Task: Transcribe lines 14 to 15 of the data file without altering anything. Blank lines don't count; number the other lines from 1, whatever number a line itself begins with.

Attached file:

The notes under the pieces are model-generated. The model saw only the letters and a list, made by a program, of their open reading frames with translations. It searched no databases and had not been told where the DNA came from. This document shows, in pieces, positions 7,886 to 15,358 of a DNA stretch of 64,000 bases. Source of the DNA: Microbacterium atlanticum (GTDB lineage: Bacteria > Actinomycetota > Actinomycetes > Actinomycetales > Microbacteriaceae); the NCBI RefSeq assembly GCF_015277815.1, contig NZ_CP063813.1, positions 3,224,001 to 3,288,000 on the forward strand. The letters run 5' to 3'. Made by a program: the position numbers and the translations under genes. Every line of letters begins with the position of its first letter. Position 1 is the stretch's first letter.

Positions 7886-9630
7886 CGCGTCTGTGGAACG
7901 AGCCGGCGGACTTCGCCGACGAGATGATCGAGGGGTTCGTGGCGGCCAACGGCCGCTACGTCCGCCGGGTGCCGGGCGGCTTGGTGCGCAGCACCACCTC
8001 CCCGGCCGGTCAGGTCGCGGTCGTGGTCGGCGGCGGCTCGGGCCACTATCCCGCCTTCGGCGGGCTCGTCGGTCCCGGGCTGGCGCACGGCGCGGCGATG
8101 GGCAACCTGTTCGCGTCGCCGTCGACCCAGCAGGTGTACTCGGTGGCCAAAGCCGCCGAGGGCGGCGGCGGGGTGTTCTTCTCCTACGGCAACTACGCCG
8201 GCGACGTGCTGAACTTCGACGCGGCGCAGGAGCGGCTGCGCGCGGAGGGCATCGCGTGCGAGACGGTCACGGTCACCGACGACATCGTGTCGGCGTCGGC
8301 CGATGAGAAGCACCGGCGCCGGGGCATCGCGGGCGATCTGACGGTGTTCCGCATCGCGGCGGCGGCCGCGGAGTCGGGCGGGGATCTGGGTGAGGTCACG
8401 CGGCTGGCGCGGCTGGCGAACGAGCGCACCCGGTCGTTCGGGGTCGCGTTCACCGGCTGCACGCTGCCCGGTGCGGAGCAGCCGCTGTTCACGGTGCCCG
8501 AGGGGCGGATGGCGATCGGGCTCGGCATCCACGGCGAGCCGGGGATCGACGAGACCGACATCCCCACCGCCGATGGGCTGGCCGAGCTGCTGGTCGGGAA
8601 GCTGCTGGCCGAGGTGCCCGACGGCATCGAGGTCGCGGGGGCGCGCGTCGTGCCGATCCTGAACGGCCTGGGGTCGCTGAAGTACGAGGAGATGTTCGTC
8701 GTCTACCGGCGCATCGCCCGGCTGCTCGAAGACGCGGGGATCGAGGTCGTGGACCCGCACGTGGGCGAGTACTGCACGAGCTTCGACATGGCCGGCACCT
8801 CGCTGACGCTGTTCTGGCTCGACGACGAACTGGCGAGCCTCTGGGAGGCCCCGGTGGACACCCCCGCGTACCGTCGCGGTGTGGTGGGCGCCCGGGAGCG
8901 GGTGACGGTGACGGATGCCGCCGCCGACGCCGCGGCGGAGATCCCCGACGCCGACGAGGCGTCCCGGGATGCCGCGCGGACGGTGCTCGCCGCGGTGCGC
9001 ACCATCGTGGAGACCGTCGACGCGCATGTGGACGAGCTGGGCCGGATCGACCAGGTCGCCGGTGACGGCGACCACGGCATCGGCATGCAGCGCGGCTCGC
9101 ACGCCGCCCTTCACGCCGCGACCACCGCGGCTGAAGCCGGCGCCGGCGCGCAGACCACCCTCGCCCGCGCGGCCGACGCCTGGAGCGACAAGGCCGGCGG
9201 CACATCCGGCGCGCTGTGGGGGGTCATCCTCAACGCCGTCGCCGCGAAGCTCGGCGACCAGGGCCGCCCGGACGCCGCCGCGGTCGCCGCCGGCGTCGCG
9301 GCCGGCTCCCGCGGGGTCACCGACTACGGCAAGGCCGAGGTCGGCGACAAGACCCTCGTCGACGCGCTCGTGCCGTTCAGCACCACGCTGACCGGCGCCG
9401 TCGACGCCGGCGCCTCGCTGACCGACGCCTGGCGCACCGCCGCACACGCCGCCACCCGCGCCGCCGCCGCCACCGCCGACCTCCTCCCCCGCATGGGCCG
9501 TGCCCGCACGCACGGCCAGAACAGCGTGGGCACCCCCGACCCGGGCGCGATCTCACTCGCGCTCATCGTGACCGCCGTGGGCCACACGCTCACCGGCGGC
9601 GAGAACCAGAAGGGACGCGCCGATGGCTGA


8901 GGTGACGGTGACGGATGCCGCCGCCGACGCCGCGGCGGAGATCCCCGACGCCGACGAGGCGTCCCGGGATGCCGCGCGGACGGTGCTCGCCGCGGTGCGC
9001 ACCATCGTGGAGACCGTCGACGCGCATGTGGACGAGCTGGGCCGGATCGACCAGGTCGCCGGTGACGGCGACCACGGCATCGGCATGCAGCGCGGCTCGC